Ordinary Swedish meal times – what is 'middag'?
Like in very many other countries, the Swedish system for lunch and dinner has changed, and there are still people around who stick to the older system. To avoid confusion, we only teach the modern standard usage of the words.
Today, most people eat the following main meals:
frukost is breakfast, the first meal of the day
lunch is lunch, the second meal of the day, eaten 'in the middle of the day' or at around 12:00.
middag is dinner, the largest meal of the day, normally eaten after the end of the working day.
Apart from these, we have
kvällsmat if you have a simpler evening meal after dinner, it's called kvällsmat
fika is a social institution typically involving coffee and something sweet (read more)
mellanmål is a snack
brunch is the same as in English
supé is a pretentious word for a meal after 20:00
Some Swedes may use the word 'middag' to mean 'noon' in some contexts, but don't take this for granted. An expression like 'vid middagstid' could mean 'about 12' to some, but 'around dinnertime' to somebody else. Some would say vid lunch(tid) instead, which will be understood as around 12.
There is also regional variation in usage. Especially in southern Sweden, some people regardless of age use the systems frukost-middag-kvällsmat or frukost-lunch-kvällsmat (where by kvällsmat, they mean dinner). However, the frukost-lunch-middag system is the standard system that still seems to be spreading, so for the purpose of this course, we only accept translations that conform to that. But keep in mind that those words are used in various ways both by native speakers of Swedish and that their corresponding words are used in various ways by native speakers of English. (the same phenomenon is taking place in many other languages too)
It's been ages since I was an au pair in Sweden, but my memory was that middag was the meal that was eaten in the middle of the day and that kvällsmat was the meal you ate in the evening (as one would think, given the words' literal translations). And I think using the word 'lunch' would have been considered svengelska.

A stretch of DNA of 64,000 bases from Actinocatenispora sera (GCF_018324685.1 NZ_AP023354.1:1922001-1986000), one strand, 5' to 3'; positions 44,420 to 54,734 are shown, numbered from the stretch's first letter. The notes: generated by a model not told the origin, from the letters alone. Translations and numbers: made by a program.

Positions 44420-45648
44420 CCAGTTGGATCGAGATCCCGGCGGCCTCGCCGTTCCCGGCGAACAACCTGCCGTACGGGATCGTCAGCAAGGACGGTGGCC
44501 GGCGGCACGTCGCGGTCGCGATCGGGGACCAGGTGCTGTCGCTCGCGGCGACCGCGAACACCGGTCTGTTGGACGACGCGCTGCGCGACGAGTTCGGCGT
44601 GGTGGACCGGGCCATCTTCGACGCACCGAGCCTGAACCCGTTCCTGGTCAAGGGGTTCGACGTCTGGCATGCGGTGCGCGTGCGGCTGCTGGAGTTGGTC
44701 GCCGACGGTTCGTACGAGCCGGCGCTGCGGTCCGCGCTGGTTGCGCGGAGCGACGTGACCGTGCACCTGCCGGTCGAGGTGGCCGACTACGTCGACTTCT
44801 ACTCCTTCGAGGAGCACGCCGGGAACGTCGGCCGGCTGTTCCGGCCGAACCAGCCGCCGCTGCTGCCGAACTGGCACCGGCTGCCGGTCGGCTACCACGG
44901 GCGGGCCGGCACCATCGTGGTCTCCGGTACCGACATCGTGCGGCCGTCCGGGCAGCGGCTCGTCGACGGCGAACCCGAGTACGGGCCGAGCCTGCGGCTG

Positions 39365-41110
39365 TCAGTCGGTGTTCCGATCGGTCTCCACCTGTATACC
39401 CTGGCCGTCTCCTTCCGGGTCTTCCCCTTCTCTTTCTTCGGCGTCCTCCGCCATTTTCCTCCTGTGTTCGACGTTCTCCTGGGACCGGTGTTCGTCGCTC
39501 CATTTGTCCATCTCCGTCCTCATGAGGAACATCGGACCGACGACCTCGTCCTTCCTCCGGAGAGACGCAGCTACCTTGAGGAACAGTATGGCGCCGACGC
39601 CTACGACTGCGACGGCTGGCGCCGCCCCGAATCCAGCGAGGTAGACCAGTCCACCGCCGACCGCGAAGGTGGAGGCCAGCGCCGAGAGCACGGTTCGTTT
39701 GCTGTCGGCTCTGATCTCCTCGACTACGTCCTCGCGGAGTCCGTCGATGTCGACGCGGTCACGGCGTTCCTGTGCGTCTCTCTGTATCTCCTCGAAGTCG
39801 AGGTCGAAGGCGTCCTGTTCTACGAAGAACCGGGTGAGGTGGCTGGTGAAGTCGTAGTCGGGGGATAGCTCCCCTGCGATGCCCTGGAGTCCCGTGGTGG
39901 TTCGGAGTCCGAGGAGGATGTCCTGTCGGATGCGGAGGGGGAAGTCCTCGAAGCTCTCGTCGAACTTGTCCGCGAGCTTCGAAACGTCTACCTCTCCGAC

Yes, in English, the evening meal is either dinner or supper depending on where you live. Although dinner can mean the main meal, it can either be a midday meal or an evening meal. Supper is always an evening meal, but it can mean a lighter meal or a full regular meal. Even though the origin of supper had to do with a lighter meal such as soup, it now means the evening meal and can be light or the main meal. Do not confuse it with the Swedish term "supé" which is eaten after 20:00. In the USA we call that the 4th meal, check Taco Bell advertisements. People here could be working a graveyard shift and eat their "lunch" or second meal during the "wee hours". For people who have breakfast lunch and dinner, calling a 4th meal supper would be pretentious, but some people eat breakfast, dinner and supper, even if their second meal was soup and half a sandwich. So, the question remains "Why not accept "supper" as an alternative translation for "middag" or "dinner" in the real world of today's definitions and not from these words' original definitions?" Unless you feel that "kvällsmat" is still the best translation of "supper", I still think that "supper" in English can be used as "dinner" when served in the evening, except in the instance of a formal sit down affair that has been planned for months. My confusion with "kvällsmat" is whether it is a third or 4th meal, because you specified a lighter meal after "middag". That kind of sounds like "supper", but ignores the fact that "supper" now has the main meaning of 3rd or evening meal and its meaning as "lighter meal" is now a secondary meaning. http://www.merriam-webster.com/dictionary/supper?show=0=1420736630